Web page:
This Week In 1993: September 12, 1993
You've got to hand it to the Swedes - they really do know their way around a good pop song. This week, the third most successful Swedish act of all time (after ABBA and Roxette, of course) made their debut on the ARIA singles chart.
Fusing Eurodance and reggae (how very 1993), the two-boy, two-girl quartet's breakthrough hit reached the number 1 spot around the world... except in their native Sweden.
For the time being, the number 1 hit in Australia this week in 1993 was "I'd Do Anything For Love (But I Won't Do That)" by Meat Loaf - and it wasn't going anywhere any time soon.
Off The Chart
Number 96 "I Can See Clearly" by Deborah Harry
Peak: number 96
The lead singles from her previous two studio albums had been massive, but this Arthur Baker-produced track from Debravation proved things would be different in the '90s for the Blondie singer.
Number 92 "Cryin'" by Aerosmith
Peak: number 80
The biggest hit from Get A Grip in the US, this power ballad, which featured Alicia Silverstone and Stephen Dorff in its music video, did suprisingly little locally.
Number 90 "Somebody's Baby" by Pat Benatar
Peak: number 90
Not seen on the top 100 since 1988, when she scored one of her biggest hits, this was the second single from Gravity's Rainbow - a return to pop/rock after her blues album, True Love.
Number 76 "Bower Of Bliss" by The Clouds
Peak: number 69
Not as commercial as their previous charting efforts, this single from third album Thunderhead still had a great hook buried in its chorus.
Number 57 "Outbreak Of Love" by Midnight Oil
Peak: number 57
This latest single from Earth And Sun And Moon was a change of pace from what you'd normally expect from the Oils. I'd look up the meaning behind the song, but this week's post is already late enough...
Number 49 "Scratch My Back" by The Sharp
Peak: number 40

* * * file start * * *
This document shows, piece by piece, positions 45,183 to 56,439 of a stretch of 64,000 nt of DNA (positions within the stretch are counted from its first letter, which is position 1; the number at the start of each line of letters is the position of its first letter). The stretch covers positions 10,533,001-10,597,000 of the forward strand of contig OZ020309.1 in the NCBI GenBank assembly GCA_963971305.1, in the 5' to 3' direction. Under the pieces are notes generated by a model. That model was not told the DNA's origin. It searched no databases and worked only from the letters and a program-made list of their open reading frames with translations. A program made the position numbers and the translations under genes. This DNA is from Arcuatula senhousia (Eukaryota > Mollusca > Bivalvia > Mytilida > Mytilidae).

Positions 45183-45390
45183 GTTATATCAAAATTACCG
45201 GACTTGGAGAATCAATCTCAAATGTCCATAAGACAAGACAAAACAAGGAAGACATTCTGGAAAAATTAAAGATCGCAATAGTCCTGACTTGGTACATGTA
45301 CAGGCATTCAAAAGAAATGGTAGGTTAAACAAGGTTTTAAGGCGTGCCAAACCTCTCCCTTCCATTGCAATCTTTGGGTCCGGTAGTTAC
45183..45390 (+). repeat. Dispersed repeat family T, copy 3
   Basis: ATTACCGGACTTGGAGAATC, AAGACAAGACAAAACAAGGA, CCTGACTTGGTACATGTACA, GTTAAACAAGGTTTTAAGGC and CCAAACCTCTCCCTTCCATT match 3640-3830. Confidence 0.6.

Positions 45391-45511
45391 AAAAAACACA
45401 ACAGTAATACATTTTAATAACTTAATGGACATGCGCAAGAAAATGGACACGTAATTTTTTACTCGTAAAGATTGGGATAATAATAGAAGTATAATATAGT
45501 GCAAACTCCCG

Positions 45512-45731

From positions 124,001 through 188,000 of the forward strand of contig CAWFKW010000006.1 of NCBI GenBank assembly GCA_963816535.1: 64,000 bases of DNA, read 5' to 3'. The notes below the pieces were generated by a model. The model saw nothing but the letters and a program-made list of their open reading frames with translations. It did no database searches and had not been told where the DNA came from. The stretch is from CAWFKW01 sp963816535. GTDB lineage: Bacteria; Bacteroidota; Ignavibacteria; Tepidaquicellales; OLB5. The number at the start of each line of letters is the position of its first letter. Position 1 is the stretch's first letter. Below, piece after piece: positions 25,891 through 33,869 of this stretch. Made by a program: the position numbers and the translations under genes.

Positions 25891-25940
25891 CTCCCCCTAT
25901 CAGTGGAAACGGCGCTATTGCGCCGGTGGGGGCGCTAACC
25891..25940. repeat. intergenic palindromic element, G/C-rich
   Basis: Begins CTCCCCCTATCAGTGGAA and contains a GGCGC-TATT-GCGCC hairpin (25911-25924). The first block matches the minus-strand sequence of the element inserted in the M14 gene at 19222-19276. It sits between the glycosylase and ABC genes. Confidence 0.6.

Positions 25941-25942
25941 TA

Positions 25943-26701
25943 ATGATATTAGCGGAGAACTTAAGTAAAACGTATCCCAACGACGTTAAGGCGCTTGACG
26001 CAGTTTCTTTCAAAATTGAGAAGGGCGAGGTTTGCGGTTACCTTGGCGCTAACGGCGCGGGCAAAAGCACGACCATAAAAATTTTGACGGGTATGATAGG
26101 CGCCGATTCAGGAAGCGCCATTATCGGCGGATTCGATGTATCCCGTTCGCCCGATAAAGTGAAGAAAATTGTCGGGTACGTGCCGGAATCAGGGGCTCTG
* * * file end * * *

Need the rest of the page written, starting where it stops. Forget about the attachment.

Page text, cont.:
Was the novelty wearing off the skivvy-wearing trio's rockabilly sound? This third chart entry was their least successful yet, although their debut album, This Is The Sharp, out-performed their singles chart peaks by reaching number 13 when it appeared the following week. Speaking of novelty, "Scratch My Back" was the song lampooned by The Late Show with one of their send-up clips titled "Skivvies Are Back".
Number 45 "Insane In The Brain" by Cypress Hill
Peak: number 40
Gone were the days when seminal hip-hop tracks did nothing in Australia - and although it only scraped into the top 40, the song often referred to as "Insane In The Membrane" seemed to have quite a large presence at the time thanks to its title (real or mistaken) being imminently quotable. The breakthrough hit for Cypress Hill returned to the chart six years later when Jason Nevins tried to do with this track what he'd done with Run-DMC's "It's Like That" (and, to a lesser extent, "It's Tricky") in 1997-98. His remix reached number 35.
Number 42 "All That She Wants" by Ace Of Base
Peak: number 1
If not for a faulty car casette player, the Ace Of Base phenomenon may never have come to be. The group sent an early version of "All That She Wants" to producer Denniz Pop (who, before his death in 1998, helped establish the Scandipop sound that would define the late '90s and much of the 2000s), but he hated it, so the story goes. The demo tape became jammed in his car stereo, however, and he was forced to listen to it whenever he drove. Eventually, he worked out how to fix the song. The result: the new and improved version of "All That She Wants" became a global smash. More massive hits would follow for Ace Of Base, but, as we'll see in coming months, not immediately. For now, though, the world couldn't get enough of the song that wasn't actually about a woman who wanted to get pregnant, but about one who wanted another boyfriend (i.e. "baby").
Number 36 "If I Had No Loot" by Tony! Toni! Toné!
Peak: number 12
I'd been a big fan of their previous US top 10 hit, "Feels Good", in 1990, but Australia hadn't got behind that song. It was a different story with this new jack swing-meets-old school soul track taken from the trio's third album, Sons Of Soul. Fun fact: none of the group's members were called Tony (no matter how you spell it). Instead, Tony! Toni! Toné! was comprised of brothers Dwayne and Raphael Wiggins, and their cousin Timothy Riley. You may know Raphael better under the name he later adopted, Raphael Saadiq. He's produced everyone from TLC to Solange to D'Angelo to Paloma Faith.
Listen to this week's new entries on my Spotify playlist of all the top 50 hits from 1993:
Next week: the debut of an eyepatch-wearing female artist who broke a UK chart record, and Australia's own record-breaker returned with his least successful album since his 1986 comeback.